Aman Kumar, Chief Business Officer of analytical firm Kalagato, earlier told YourStory, “Tier II and III cities are an important focus area for any startup. If you look at taxi, food, or ecommerce, the competitive dynamics of larger players like Swiggy, Zomato, etc., are more established in metros. Smaller cities offer growth opportunities as they are untapped or under-serviced markets.”
He explains that ShareChat is also a visually engaging and regional-first user platform that helps brands tap into the exact audiences they need. Sunil says that these users end up consuming one GB of content a day.
“The volume for these users becomes the currency, and not the time spent. They pay for prepaid data plans, and they need volume for the amount paid,” he adds.
Will the end user pay for content?
Does that mean content will primarily be free for consumers and they are unlikely to pay? Mayank thinks so. So do many others who feel that despite the growing income and consumption patterns, this isn’t an audience that will pay for content.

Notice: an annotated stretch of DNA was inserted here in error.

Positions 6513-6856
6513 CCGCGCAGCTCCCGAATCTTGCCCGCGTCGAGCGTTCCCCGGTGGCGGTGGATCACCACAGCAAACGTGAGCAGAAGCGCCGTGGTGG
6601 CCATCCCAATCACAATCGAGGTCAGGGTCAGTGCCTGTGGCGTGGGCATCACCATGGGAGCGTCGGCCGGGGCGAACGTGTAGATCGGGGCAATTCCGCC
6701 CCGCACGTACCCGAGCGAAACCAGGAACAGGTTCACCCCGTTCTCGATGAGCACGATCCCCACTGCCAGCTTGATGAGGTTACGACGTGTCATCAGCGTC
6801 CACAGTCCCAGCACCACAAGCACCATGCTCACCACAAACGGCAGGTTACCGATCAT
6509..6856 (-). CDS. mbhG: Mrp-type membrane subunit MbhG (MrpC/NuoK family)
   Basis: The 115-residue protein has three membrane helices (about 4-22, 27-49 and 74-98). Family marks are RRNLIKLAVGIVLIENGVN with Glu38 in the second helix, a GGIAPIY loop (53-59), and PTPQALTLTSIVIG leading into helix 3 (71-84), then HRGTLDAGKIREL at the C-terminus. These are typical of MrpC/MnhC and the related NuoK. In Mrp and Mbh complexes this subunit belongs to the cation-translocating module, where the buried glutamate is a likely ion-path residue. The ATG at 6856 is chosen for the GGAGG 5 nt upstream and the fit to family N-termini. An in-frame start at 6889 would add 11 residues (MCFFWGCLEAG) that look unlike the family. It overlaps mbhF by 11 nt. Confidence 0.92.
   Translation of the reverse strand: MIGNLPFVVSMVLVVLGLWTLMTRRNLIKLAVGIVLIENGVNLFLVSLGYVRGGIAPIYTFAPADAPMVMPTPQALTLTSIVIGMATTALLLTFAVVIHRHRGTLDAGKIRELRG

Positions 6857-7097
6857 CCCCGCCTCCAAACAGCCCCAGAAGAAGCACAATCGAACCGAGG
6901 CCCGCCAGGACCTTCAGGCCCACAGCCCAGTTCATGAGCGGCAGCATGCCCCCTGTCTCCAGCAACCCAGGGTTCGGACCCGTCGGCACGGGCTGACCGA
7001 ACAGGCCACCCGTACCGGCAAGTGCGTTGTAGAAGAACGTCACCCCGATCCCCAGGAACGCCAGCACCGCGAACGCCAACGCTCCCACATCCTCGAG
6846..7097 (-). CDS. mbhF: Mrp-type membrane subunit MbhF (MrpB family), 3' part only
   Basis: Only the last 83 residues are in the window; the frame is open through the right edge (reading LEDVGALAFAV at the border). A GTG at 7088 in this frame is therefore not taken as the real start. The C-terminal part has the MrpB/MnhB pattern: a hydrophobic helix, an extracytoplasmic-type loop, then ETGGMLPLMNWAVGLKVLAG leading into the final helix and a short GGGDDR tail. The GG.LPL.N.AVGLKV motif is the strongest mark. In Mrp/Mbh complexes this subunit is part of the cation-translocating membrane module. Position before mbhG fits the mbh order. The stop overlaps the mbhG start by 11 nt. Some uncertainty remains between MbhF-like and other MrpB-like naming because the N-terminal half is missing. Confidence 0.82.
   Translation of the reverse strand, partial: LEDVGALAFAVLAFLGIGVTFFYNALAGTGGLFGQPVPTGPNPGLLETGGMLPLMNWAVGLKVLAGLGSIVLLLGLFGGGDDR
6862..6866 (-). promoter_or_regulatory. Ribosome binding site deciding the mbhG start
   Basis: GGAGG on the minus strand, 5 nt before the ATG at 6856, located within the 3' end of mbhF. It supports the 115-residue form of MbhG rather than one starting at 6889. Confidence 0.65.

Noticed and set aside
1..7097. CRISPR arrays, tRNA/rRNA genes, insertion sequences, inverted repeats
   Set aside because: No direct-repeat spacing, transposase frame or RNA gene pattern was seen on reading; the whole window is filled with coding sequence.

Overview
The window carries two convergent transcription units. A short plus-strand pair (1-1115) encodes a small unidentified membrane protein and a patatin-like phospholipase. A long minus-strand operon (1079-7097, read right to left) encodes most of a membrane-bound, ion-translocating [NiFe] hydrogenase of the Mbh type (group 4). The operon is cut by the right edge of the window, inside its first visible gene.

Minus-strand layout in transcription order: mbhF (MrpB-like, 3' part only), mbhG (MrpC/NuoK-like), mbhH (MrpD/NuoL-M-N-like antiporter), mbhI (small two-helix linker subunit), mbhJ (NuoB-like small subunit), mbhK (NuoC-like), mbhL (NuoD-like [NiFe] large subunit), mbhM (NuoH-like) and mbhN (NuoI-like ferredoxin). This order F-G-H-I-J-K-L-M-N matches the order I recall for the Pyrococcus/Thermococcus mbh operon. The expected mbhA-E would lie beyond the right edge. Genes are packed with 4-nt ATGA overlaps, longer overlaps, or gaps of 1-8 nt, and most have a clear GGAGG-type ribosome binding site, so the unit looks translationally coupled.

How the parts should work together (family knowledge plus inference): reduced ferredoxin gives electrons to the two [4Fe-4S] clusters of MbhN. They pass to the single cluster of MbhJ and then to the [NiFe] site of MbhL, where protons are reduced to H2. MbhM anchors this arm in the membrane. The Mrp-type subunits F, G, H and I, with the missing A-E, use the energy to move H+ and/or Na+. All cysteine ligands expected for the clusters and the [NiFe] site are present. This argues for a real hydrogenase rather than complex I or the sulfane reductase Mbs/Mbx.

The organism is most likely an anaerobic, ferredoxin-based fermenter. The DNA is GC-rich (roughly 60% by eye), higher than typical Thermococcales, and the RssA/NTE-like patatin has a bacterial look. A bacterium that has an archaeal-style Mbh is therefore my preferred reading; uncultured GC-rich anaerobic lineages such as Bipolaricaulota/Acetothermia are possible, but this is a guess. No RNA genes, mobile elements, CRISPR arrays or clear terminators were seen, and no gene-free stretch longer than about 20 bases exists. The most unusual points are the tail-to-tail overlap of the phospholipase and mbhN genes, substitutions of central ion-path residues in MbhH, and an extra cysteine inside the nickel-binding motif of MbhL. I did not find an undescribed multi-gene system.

“Most of the content is free and they are currently used to consuming free content. Also, it isn’t the kind of content that one will be willing to pay for. Consumers in Tier II and III India are looking to consume the most amount of content in the prepaid data plans that they pay for. So it is unlikely that they will pay to consume content in the near future,” an analyst says.
With these plans in early stages, the platforms haven’t shared how much they charge brands and clients. But it is safe to assume that branded content and native advertising will be the primary source of revenue for Indian language content platforms.
(Edited by Teja Lele Desai)